Two Afghan airline officials said today, Saturday, that Afghan Taliban rulers refused to allow dozens of women to board several flights, including some abroad, because they were traveling without a male guardian.
The officials, who spoke on condition of anonymity for fear of Taliban repercussions, said dozens of women who arrived at Kabul International Airport on Friday to board domestic and international flights were told they could not do so without a male guardian.
According to one official, some of the women with dual nationals were returning home abroad, including some from Canada. Officials said the women were denied boarding flights to Islamabad, Dubai and Turkey on Cam Air and state-owned Ariana Airlines.
One of the officials said the order came from the Taliban leadership.
By Saturday, some women traveling alone were allowed to board an Ariana flight bound for the western province of Herat, the official said. However, by the time permission was granted, they had missed their flight, he said.
The airport chief and police chief, both Taliban and Islamic clerics, met on Saturday with airline officials.
“They are trying to solve it,” the official said.
It is not yet clear whether the Taliban will exempt air travel from an order issued months ago requiring women who travel more than 45 miles (72 kilometers) to be accompanied by a male relative.
Taliban officials contacted by the Associated Press did not respond to multiple requests for comment.
Since taking power last August, the Taliban leadership has been squabbling among themselves as they struggle to transition from war to rule. It pits hardliners – such as acting Prime Minister Mullah Hassan Akhund, deeply rooted in the old guard – against those who are more pragmatic among them, such as Sirajuddin Haqqani. He took over the leadership of the powerful Haqqani network from his father, Jalaluddin Haqqani. The elder Haqqani, who died several years ago, is from the Akhund generation, who ruled Afghanistan under the strict and unchallenging leadership of Mullah Muhammad Omar.
What infuriates many Afghans is knowing that many Taliban members of the younger generation, such as Sirajuddin Haqqani, educate their girls in Pakistan, while in Afghanistan, women and girls have been targeted by repressive edicts since they took power.
This latest assault on women’s rights in Taliban-run Afghanistan, which denies women air travel, comes just days after the cleric-led government reneged on its promise to allow girls to return to school after sixth grade.
The move infuriated the international community, which has been reluctant to recognize the Taliban-run government since the Taliban came to power last August, fearing a return to their harsh rule in the 1990s. The Taliban’s refusal to open the door to education for all Afghan children also angered large segments of the Afghan people. Dozens of girls demonstrated, Saturday, in the Afghan capital to demand the right to go to school.
After the Taliban banned girls’ education after sixth grade, women’s rights activist Mahbooba Siraj went on TOLO TV in Afghanistan to ask, “How can we trust you as a nation with your words anymore? What do we have to do to please you? Should we all die?”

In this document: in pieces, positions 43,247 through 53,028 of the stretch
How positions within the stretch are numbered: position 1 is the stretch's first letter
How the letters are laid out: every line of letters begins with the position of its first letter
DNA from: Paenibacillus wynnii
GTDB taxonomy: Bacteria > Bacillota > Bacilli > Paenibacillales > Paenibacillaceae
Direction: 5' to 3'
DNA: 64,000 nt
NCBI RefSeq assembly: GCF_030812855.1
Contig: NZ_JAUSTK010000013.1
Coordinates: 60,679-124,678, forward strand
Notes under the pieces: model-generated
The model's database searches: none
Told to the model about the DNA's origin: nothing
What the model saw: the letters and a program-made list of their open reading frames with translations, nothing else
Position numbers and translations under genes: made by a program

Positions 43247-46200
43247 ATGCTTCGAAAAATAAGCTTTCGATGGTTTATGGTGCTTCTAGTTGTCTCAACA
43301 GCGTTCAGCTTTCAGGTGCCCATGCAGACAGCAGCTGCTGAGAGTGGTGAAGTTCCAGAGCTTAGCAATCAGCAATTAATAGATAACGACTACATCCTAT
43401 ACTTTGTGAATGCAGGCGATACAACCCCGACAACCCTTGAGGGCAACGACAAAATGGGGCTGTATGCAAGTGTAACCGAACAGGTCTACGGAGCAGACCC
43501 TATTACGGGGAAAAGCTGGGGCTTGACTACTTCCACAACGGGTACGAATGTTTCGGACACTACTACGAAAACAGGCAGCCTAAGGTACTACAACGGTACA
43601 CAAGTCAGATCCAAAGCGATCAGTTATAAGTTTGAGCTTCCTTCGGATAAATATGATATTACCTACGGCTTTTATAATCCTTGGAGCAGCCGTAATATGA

PenPath founder Matiullah Wesa said an Afghan charitable organization called PenPath, which runs dozens of “underground” schools with thousands of volunteers, is planning protests across the country to demand the Taliban step back from its system.
On Saturday at the Doha Forum 2022 in Qatar, Roya Mahboob, the Afghan businesswoman who founded the all-girl robotics team in Afghanistan, received the Forum Award in recognition of her work and commitment to girls’ education.
US Special Representative for Afghanistan Tom West has canceled meetings with the Taliban at the Doha Forum after classes for older girls were suspended.
“We have canceled some of our engagements, including planned meetings in Doha and around the Doha Forum, and have made clear that we see this decision as a potential turning point in our engagement,” State Department Deputy Spokesperson Galina Porter said in a statement.
“The Taliban’s decision, if not quickly reversed, will severely harm the Afghan people, the country’s economic growth prospects, and the Taliban’s ambition to improve their relations with the international community,” she said.
West acknowledged that the Taliban had made promises since seizing power to allow girls and women to go to school. He said both the United States and the international community had received “the necessary assurances” that this would happen.
“I was surprised by the switch last Wednesday and I think you saw the world react by condemning the move,” West said. “It is a breach, first of all, of the confidence of the Afghan people because they have pledged to do so.”
He added, “I believe that hope is not lost. I have spoken to many Afghans here who also believe in this. I hope to see a reversal of this decision in the coming days.”
Mahboob, in an interview after receiving the Doha Forum award, called on several global leaders and decision-makers attending the forum to put pressure on the Taliban to open schools for all Afghan children.
The robotics team fled Afghanistan when the Taliban returned to power, but Mahboob said she still hoped to build a science and technology center she had hoped to build in Afghanistan for girls.
“I hope that the international community and Muslim communities (have not forgotten) Afghanistan and (will not abandon) us,” she said. Afghanistan is a poor country. It does not have enough resources. And if you take (away) our knowledge, I don’t know what will happen.”
Associated Press writer Jane Joo in Doha, Qatar contributed to this report.
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